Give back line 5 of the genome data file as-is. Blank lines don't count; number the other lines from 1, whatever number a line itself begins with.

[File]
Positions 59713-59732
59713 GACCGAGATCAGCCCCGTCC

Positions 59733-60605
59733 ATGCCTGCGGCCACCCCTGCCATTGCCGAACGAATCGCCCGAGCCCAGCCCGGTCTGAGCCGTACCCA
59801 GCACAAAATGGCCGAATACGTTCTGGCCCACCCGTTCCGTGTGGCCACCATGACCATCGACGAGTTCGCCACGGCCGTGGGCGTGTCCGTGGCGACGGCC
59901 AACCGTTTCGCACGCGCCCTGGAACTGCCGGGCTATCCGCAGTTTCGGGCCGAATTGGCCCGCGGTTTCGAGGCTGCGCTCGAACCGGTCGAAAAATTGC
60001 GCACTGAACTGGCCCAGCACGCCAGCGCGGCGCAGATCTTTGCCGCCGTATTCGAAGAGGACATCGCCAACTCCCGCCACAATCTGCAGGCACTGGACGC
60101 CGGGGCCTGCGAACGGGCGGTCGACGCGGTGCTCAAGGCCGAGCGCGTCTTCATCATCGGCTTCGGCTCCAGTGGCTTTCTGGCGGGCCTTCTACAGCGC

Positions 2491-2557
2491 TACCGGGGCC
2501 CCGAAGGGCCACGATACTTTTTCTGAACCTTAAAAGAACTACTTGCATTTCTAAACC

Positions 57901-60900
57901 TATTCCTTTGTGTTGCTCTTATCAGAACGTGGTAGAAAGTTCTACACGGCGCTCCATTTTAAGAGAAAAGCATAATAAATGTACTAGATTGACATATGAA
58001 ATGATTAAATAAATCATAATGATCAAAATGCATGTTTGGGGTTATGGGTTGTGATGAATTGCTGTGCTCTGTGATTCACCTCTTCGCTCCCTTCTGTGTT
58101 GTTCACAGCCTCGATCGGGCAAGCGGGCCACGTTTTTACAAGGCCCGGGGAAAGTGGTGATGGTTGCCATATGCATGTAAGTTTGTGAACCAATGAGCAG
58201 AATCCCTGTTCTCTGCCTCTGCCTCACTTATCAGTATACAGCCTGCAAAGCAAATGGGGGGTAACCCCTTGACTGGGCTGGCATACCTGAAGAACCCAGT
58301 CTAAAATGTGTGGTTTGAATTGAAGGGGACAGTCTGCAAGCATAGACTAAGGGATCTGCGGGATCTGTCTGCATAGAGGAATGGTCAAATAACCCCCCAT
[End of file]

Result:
59801 GCACAAAATGGCCGAATACGTTCTGGCCCACCCGTTCCGTGTGGCCACCATGACCATCGACGAGTTCGCCACGGCCGTGGGCGTGTCCGTGGCGACGGCC